"No period after E or the show is cancelled!" barks Kitsalano, Lyle E Style's manager since the early 90s and then slams down the phone. He shoves an aged, half-smoked, unlit Cohiba cigar back in his mouth and mumbles "Son of a...". He refused to answer any of my questions about his client.

I left Kitsalano's office to meet with the relatively unknown singer, songwriter, screenwriter, author and actor to ask him how it all started. "I took music lessons since I was a kid but never played for anyone until 1986 when my parents sent me to a minor seminary. To raise money for the school, we did concerts across North America. I played guitar and loved playing to a live audience so I decided to pursue a career in the entertainment industry instead of the priesthood."

The reality of making a successful career doing what he loved came from a chance encounter in Branson, Missouri with legendary songwriter Bill Dees (Oh, Pretty Woman, It's Over) which led to a writing partnership, mentorship and friendship. The now late Bill Dees commented, "Lyle is the first artist that I have written with since Roy Orbison. His determination, respect of his predecessors and attention to detail express what is needed to succeed as a singer/songwriter."

Style demonstrates that respect to his predecessors in the book he wrote, Ain't Got No Cigarettes: Memories of Music Legend Roger Miller. Style's book, the first one ever written on "The King of the Road" has been receiving impressive reviews and attention worldwide. The New York Times noted the dual nature of Style's literary contribution: On the surface, it's a book about Roger Miller, "but through a quirk of deliberate or accidental genius, what Style has actually assembled is a living document of country music in its hootin', hollerin' outlaw heyday..."

The book is a collection of absorbing stories from Roger's close friends and peers including Merle Haggard, Willie Nelson, Bobby Bare, Kris Kristofferson, Dwight Yoakam and over ninety more. Also included are some of the last interviews ever given by artists like Buck Owens, Mickey Newbury and Waylon Jennings. Style even managed to get country superstar Toby Keith to write the foreword. When asked, "Why Roger Miller?" Style responded, "Roger Miller is one of the most talented and intriguing people in the history of entertainment. After becoming a huge fan of his, I wanted to know more about the man behind the music. Unfortunately, no book had ever been written about him, so I decided to write one myself." Undoubtedly, this Canadian has captured and preserved an important piece of Americana history.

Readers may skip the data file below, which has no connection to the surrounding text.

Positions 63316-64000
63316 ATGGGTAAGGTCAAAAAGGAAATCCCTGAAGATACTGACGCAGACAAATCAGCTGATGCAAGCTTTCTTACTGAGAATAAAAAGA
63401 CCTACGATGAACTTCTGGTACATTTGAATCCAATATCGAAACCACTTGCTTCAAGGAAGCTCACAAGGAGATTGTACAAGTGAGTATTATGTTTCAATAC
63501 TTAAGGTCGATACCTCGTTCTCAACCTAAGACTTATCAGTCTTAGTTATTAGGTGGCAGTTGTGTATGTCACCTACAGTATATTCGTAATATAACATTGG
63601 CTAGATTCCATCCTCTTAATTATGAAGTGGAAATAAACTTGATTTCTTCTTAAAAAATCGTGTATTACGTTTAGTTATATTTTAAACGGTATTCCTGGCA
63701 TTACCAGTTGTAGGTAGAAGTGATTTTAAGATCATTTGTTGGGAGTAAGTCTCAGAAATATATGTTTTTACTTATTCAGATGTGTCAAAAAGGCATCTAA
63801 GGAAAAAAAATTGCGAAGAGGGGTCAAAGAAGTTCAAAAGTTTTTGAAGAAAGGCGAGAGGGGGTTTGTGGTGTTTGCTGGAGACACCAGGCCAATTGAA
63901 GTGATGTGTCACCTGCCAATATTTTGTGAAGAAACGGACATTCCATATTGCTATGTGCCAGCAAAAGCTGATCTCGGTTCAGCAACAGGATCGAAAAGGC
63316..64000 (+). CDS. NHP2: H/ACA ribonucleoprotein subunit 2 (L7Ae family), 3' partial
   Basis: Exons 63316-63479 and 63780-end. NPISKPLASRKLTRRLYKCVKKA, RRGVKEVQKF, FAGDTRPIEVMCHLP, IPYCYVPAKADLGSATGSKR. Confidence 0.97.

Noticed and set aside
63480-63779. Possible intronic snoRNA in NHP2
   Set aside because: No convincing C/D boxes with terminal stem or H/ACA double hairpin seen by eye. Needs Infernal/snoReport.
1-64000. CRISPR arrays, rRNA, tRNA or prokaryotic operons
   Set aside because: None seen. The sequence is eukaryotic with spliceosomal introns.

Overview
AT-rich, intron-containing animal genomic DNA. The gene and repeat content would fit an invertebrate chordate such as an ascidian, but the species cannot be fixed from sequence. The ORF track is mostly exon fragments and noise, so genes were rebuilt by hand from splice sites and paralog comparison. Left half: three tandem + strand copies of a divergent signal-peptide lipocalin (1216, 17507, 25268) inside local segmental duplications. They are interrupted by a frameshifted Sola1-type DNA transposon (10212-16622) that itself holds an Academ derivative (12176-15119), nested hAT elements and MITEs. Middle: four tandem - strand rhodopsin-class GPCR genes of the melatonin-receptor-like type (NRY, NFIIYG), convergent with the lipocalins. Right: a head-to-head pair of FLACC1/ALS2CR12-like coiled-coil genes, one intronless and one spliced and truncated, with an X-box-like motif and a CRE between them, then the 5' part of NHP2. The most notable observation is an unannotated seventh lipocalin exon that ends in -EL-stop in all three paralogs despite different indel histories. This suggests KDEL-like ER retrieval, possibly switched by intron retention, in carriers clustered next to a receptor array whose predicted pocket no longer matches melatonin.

Aside from working on getting his screenplay "Don't Bend For Coppers", an animation series "My Kin Chinsticks" and a trilogy of children's books picked up, Style is promoting the re-release of his CD, Cutting Room Floor, an innovative project where he has chosen to pay tribute to some of the artists who have inspired him to contribute to the music industry. Style explains, "I always wondered if any of my late heroes had any cool songs that weren't recorded because of their untimely passing or because the songs were too outlaw or dark. As fate would have it, they did. For the new CD, I recorded my versions of unreleased songs written by Waylon Jennings, Buddy Holly, Roy Orbison and Roger Miller, along with nine originals and a cover of the track that arguably started the outlaw movement, 'Put Another Log On The Fire'. After a lot of research, I found quite a few unreleased songs by these legends. These tracks are the one's that really hit me as a fan. I'm really proud and blessed to be the first to release these gems."

The CD is a co-production release with Electric Recordings and Absurd Machine Records. Style explains, "I was looking for the right label to do this project with for some time now. A while back, I was working on a film at a new production studio called Absurd Machine Studios. It turns out it was located in the exact building my Dad worked at some forty years ago where he met my Mom. I wouldn't be here if it wasn't for that building (and a faulty prophylactic). I told that story to the owner of the studio and convinced him that this was a sign and it was, the CD turned out exactly as I had envisioned."